I received word today from The School that they gave the Help Desk position to someone else. I’ve been kind of down all day because I thought my interview had gone extremely well and my chances were good. I wanted so much to get out of my current situation that the word that I still cannot escape has me emotionally exausted.
Tuesday, April 26, 2005
After yesterday’s debacle over the hardware support outsourcing their call center to India, they have reverted to their Ohio location. The word is it will be that way for a week or two. I wonder how much money that mistake has already cost them. Maybe with an additional two weeks of training the call center people in India will be able do the job they were hired to do. The job that I could train 6th Graders to do in an afternoon.
Monday, April 25, 2005
Sometime over the weekend, The Bank’s contracted supplier of hardware support outsourced their call center to somewhere in India. What that means is, aside from the language barriers, the time it takes to place a hardware call jumped from 3 minutes or so to over 20 minutes. Sometimes as long as an hour.
This is not a difficult job. The Help Desk calls the call center, provides customer name, address, phone number, model type, serial number, issue description and tracking number. The Call Center enters this information into a database and provides another tracking number in return. I could take nearly any person off the street here and have them doing this job in an hour. It’s trained chimpanzee stuff. I don’t know who they hired in India, but the people they got aren’t capable of doing the job.
For high severity issues, the hardware supplier is contractually obligated to respond to the user within one hour. If it takes nearly that long to get through to the call center and place the call, they are going to be constantly in violation of the contract. It won’t be long before The Bank begins reconsidering their contract.
It doesn’t mean much to me personally. I don’t call in hardware issues. But when users begin calling back to complain that their level of service has dropped, the Help Desk bears the brunt of their ire. I’ll simply blame the hardware supplier.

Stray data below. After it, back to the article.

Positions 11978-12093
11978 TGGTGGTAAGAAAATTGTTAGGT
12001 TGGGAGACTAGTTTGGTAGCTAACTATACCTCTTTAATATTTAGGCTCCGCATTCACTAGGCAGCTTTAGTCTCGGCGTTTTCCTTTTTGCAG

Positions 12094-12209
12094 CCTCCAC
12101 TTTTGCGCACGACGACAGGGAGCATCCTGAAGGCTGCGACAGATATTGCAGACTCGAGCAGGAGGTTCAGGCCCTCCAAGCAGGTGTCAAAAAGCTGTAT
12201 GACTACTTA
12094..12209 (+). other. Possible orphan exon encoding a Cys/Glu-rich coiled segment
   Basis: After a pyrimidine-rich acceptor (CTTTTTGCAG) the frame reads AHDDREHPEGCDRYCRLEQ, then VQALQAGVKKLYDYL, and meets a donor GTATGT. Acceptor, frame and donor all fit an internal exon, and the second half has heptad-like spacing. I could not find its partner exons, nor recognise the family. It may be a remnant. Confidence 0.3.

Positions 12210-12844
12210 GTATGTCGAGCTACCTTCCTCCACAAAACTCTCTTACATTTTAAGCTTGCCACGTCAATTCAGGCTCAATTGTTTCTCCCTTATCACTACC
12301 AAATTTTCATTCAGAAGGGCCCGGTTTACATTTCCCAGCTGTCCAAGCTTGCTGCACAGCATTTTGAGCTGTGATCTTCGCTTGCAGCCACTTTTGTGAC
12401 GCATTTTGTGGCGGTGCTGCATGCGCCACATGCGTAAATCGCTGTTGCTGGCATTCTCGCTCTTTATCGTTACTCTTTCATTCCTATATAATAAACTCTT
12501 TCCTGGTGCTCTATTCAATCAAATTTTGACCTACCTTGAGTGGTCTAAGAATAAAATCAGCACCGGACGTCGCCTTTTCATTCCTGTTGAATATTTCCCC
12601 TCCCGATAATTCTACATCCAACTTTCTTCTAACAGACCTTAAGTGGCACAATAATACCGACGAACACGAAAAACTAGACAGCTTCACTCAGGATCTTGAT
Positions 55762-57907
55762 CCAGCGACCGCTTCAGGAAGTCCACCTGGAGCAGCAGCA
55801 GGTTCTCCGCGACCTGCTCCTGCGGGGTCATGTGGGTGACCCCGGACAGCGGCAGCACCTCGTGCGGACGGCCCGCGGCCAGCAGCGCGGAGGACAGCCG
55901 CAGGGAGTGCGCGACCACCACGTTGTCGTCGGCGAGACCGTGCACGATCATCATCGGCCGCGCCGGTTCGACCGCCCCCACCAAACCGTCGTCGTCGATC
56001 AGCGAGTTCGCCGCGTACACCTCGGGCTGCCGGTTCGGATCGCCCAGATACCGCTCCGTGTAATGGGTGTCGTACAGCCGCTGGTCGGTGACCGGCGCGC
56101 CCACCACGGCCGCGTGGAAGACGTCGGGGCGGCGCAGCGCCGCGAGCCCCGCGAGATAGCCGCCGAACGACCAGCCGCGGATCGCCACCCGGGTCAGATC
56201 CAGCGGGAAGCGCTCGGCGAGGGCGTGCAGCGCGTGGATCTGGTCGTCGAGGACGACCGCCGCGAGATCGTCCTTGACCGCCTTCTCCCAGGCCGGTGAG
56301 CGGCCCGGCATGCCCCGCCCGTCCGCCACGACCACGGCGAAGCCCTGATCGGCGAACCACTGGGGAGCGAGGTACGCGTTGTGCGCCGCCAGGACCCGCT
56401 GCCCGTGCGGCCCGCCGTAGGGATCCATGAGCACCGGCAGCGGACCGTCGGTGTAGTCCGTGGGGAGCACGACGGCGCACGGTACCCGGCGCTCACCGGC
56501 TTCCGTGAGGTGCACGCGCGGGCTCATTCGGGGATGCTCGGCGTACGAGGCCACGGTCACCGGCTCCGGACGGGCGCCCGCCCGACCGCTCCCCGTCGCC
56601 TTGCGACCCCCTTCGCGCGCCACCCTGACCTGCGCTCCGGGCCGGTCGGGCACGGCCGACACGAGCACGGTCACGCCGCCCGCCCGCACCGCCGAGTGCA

In a more philosophical sense, I both cheer and loathe this decision. I hate the idea that my job could be outsourced to India. But in the nightmare of outsourcing this extremely simple call center task, the likelihood of my more technically intensive job going overseas has plummeted.
Sunday, April 24, 2005
I just got back from a long weekend visiting my Brother-in-Law in Madison, Wisconsin. I could go on about the trip, what we did, where we went and all the gory details but what struck me the most was the biking environment.
Everywhere I went, there were bike trails, bike lanes, bike routes, bike shops and bike racks. My Brother-in-Law lived in a new housing development in the middle of a series of shopping plazas, light commercial and restaurants but there were bike lanes available to access the whole area. All the restaurants had bike racks. In Madison proper, there was a two block section that had three bike shops.
It’s a big difference from Pittsburgh where bike routes exist only on maps and as signs on some of the most dangerous streets in town. Advocates at Bike Pittsburgh have convinced the city to allow them to install bike racks throughout the downtown area but the city didn’t drop a dime in support. There are only a handful of bike shops that are small and don’t have a broad selection of either bikes or accessories. Shopping malls and centers are designed for cars and bicyclists and pedestrians would be risking their lives to attempt an approach.
Of course, there are environmental differences between Pittsburgh and Madison that make one more conducive to bicycles than the other. First, Madison has flat, wide open spaces. Being flat is simply more friendly to biking. When the city was growing, there was plenty of space so streets were wide. When it came time for streets to be rebuilt, the availability of space made it easier for city planners to sacrifice some of that space for the use of bicycles.
Since Pittsburgh is so hilly and penned in with rivers and was born a century earlier than Madison, there isn’t a lot of space available. Bicyclists have no choice but to share the space with automobiles, trucks and busses who, because they “own the road” are not willing to share this limited commodity. And even out in the newer developments like Cranberry, the planners are still stuck in the car mentality, building exclusively for those who drive.
Thursday, April 21, 2005
I am reminded of the opening of "Casablanca" where the narrator details the plight of those poor souls attempting to flee Europe finding themselves trapped. “Here the fortunate ones, through money, or influence, or luck, might obtain exit visas and security to Lisbon, and from Lisbon to the New World. But the others wait in Casablanca. -- and wait -- and wait -- and wait."
It's been three weeks since my interview with The School and I still
haven't heard anything. I've left a few messages and sent an e-mail or two with no response. I would normally expect things to take quite some time but when the person who I interviewed with said that she would contact me "next week", I assumed that she actually did mean "next week." If she hadn't said that, I could well imagine a dozen reasons for it to take longer than that.
Instead, I wait. And wait. And wait. The Help Desk is my own Occupied Europe and my escape is prevented, not by evil Corporate Overlords but by what I suspect to be simple bureaucratic delay.
Saturday, April 02, 2005
The Corporate Overlords didn't fix the shorted paycheck issue yesterday but this morning UPS delivered a check for the other three days I worked last week. There was no explanation as to what happened to have people receiving random hours on their paychecks.